Really do like kubunto 15 with the kde plasma 5 desktop. Can i install it on a different drive i don't want to overwrite windows, sorry if i sound like a total noob, im not but i am compared to you guys!
I would install linux on another drive. It just makes life so much simpler. :)
Yup but can i boot into it all the time without having to go through bios? i have never ran two Operating systems before so im not sure how this works.
You can update the linux bootloader (typically GRUB) to give you the option between the two when you boot.
You can set it up to be your primary boot drive ?
Yeah i can? Do i have to install it on a totally different ssd or can i primary boot into a partition
EDIT: by partition i mean a partition made to install linux on.
I think partitioning is a waste of time and more hassle than it is worth when it comes to windows and linux playing nice together.
here would be my recommendation, if you need me to elaborate on any of these let me know.
if you have a extra drive laying around and have room on your pc for one you could install linux on that. i would unplug your windows drive just to be safe, install windows then plug the windows drive back in. then just set the boot order you want in your bios. if you wanted to boot to the non-default drive you could just go boot off of it via the boot menu,
if you are on a laptop or only have one drive you can shrink your partition in windows provided you have the free space, you can then create a separate partition on the same drive to install linux on, this will probably install grub on the drive and mess with your boot order so you may have to modify grub to change the boot order. its not that hard but it can be scary the first time you do it, this is the most risky of my solutions and if you proceed with it be careful as you can accidentally erase windows if you are not paying attention.
if you want to try linux to see if you like it, remember that you can always do a live usb boot or cd. look up "universal usb installer" it will burn an ISO to a flash drive and you can boot off of it in a live environment to try linux.
linux is pretty easy to learn about as there is sooo much documentation. if you do the partition shrink and install on the same drive please do your research before hand. i would even go as far as to recommend running clonezilla and saving an image of your drive just to be safe. if you want to know what that is look it up on the google. good luck!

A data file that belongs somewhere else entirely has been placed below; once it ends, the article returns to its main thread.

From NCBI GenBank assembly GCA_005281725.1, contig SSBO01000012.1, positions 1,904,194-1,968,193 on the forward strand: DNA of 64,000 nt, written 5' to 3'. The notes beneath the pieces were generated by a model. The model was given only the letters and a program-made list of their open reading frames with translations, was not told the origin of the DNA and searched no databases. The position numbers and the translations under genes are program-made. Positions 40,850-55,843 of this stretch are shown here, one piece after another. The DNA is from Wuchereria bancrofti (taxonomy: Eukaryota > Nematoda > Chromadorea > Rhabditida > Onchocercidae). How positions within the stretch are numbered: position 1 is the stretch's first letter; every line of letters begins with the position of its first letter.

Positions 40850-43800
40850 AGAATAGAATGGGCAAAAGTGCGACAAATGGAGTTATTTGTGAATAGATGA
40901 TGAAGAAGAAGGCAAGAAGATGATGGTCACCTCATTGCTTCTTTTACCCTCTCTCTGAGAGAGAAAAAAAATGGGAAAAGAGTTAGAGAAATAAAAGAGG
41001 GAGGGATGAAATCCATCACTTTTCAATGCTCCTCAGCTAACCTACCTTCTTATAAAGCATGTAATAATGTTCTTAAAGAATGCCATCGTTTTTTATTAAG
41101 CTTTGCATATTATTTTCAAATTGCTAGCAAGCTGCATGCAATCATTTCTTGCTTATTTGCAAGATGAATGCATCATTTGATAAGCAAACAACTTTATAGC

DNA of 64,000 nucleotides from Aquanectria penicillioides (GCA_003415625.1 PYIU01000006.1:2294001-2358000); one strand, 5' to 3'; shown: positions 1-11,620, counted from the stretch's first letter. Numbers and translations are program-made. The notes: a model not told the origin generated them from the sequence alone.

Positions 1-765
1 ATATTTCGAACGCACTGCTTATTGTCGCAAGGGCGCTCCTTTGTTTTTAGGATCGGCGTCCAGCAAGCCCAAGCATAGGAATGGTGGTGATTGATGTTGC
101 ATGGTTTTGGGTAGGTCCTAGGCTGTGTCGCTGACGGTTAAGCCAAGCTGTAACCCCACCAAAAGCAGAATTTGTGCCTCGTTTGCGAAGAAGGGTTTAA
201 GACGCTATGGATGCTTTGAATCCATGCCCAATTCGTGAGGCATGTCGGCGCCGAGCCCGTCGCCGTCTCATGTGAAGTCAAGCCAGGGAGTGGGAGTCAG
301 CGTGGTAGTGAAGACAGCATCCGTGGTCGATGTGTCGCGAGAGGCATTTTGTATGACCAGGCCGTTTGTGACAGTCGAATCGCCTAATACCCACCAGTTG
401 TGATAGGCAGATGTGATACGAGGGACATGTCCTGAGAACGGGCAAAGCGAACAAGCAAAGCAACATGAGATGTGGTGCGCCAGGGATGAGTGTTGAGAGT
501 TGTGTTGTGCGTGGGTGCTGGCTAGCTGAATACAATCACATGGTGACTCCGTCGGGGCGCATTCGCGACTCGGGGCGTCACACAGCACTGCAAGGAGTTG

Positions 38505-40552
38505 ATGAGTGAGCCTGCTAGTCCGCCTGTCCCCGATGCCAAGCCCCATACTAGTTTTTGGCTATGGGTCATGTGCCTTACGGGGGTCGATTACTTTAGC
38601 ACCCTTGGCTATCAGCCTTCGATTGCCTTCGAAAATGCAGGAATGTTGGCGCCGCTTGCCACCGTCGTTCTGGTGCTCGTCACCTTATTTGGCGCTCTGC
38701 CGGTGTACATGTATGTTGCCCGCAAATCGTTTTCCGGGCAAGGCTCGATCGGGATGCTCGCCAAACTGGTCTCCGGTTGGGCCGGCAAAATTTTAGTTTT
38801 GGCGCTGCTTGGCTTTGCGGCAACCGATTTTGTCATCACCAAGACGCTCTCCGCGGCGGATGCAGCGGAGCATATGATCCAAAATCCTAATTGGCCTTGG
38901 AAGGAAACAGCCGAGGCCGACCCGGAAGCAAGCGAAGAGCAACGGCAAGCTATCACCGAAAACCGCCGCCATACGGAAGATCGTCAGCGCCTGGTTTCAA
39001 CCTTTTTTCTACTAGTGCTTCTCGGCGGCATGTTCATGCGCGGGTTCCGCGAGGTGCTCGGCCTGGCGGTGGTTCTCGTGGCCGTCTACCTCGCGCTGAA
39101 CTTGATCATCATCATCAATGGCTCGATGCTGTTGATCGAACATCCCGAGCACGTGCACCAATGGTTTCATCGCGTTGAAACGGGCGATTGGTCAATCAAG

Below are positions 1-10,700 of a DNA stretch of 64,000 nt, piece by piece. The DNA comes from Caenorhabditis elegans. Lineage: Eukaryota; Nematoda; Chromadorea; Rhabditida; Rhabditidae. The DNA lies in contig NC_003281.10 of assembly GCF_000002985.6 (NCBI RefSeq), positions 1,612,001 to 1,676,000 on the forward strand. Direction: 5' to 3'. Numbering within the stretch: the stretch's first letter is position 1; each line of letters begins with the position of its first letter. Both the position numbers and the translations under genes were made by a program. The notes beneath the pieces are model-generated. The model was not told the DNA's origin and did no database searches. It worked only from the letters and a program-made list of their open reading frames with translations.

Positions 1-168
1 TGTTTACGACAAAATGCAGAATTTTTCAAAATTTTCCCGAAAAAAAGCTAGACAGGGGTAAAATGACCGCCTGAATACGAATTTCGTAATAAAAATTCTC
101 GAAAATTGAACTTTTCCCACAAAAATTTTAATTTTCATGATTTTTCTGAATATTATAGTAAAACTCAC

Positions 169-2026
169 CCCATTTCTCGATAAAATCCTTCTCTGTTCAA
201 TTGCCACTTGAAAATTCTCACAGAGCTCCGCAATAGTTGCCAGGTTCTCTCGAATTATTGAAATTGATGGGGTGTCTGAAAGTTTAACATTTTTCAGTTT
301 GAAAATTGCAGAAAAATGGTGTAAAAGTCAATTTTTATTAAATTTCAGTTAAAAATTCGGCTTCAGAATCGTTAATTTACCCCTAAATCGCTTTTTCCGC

I have a win7/linux setup using two drives in my system, I recommend doing windows install first then doing linux install on other drive with finally going in bios and setting linux drive as boot as grub boot menu will allow OS selection on startup.
EDIT also to add. If you're using single drive, creating partitions is extremely easy on linux install for dual boot (at least in my experience)
I would suggest to read this article first: https://wiki.archlinux.org/index.php/Dual_boot_with_Windows as this will eliminate a lot of questions, I believe. Even though it's on Arch wiki, the whole concept remains the same.
And hey, maybe you could play a bit with Kubuntu in a virtual environment (e.g. Oracle VirtualBox or VMWare), mess around with partitioning, installation, grub config and so on, so you get better understanding when it comes to the real setup.
Yes, GRUB, the Linux boot loader, will see all Operating system across drives and add them as boot options.
Is it possible to install to an external hard drive and still have grub see the boot option?
That has been my experience also, in fact just installed openSuse on a laptop the other day for my brother, the laptop had a existing Win 7 install and Suse asked if it could shrink the Windows partition to make room for it's install, I told it yes, and away it went, grub saw the Windows 7 install and added it to the boot menu.
The first boot of Win 7 after the install gave Windows a little hiccup (I assumed because of it's drive space being reconfigured) but after a reboot it was happy once again and both OSs co-exist just fine.
I use two separate SSDs. One for Linux. One for Windows. I power off the PC and swap drives to switch. The wires are outside my case, so I can do this fast and easy.
I've been using bootloaders since the RedHat days with LILO. Works great, but as mentioned, install Windows first - otherwise it tries to clear out that pesky program in your boot area (because the only OS you should be using is Microsoft based of course).
If you're doing single drive, make sure to leave some unformatted space for Linux when installing Windows.
Yup and if you have to resize the Windows partition try to do it first on Windows.
I am using dual boot with two separate SSDs. One has Kubuntu 15.10 the other Win 7HP. I configured Grub to boot to the last selected OS, so if I select Kubuntu and have to reboot, it will automatically boot on the drive with Linux (Kubuntu). To boot into windows, I select Windows in the Grub menu during the boot delay. I just followed this method.
Welcome to Linux.